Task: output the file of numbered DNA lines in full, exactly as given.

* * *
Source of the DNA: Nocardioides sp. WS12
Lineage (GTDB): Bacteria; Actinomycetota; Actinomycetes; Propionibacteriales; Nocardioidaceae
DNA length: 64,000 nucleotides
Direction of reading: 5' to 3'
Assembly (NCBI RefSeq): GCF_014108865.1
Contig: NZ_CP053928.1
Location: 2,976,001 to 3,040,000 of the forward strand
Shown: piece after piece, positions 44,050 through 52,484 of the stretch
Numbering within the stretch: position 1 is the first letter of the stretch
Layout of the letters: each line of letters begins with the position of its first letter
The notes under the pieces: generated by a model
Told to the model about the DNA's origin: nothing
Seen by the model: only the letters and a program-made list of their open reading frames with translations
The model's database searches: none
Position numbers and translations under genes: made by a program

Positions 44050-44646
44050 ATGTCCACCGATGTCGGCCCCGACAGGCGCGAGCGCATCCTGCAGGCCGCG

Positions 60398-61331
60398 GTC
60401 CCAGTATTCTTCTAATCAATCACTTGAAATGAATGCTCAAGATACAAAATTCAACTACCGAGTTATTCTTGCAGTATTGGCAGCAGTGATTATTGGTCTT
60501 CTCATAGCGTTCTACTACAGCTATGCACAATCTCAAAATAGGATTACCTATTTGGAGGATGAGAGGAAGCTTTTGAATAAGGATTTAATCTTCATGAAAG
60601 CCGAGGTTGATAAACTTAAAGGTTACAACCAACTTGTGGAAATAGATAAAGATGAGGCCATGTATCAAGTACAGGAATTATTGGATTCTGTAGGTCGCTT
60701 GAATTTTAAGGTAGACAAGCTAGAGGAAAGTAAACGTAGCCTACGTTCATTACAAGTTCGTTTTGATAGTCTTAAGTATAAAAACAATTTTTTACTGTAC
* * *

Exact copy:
Source of the DNA: Nocardioides sp. WS12
Lineage (GTDB): Bacteria; Actinomycetota; Actinomycetes; Propionibacteriales; Nocardioidaceae
DNA length: 64,000 nucleotides
Direction of reading: 5' to 3'
Assembly (NCBI RefSeq): GCF_014108865.1
Contig: NZ_CP053928.1
Location: 2,976,001 to 3,040,000 of the forward strand
Shown: piece after piece, positions 44,050 through 52,484 of the stretch
Numbering within the stretch: position 1 is the first letter of the stretch
Layout of the letters: each line of letters begins with the position of its first letter
The notes under the pieces: generated by a model
Told to the model about the DNA's origin: nothing
Seen by the model: only the letters and a program-made list of their open reading frames with translations
The model's database searches: none
Position numbers and translations under genes: made by a program

Positions 44050-44646
44050 ATGTCCACCGATGTCGGCCCCGACAGGCGCGAGCGCATCCTGCAGGCCGCG

Positions 60398-61331
60398 GTC
60401 CCAGTATTCTTCTAATCAATCACTTGAAATGAATGCTCAAGATACAAAATTCAACTACCGAGTTATTCTTGCAGTATTGGCAGCAGTGATTATTGGTCTT
60501 CTCATAGCGTTCTACTACAGCTATGCACAATCTCAAAATAGGATTACCTATTTGGAGGATGAGAGGAAGCTTTTGAATAAGGATTTAATCTTCATGAAAG
60601 CCGAGGTTGATAAACTTAAAGGTTACAACCAACTTGTGGAAATAGATAAAGATGAGGCCATGTATCAAGTACAGGAATTATTGGATTCTGTAGGTCGCTT
60701 GAATTTTAAGGTAGACAAGCTAGAGGAAAGTAAACGTAGCCTACGTTCATTACAAGTTCGTTTTGATAGTCTTAAGTATAAAAACAATTTTTTACTGTAC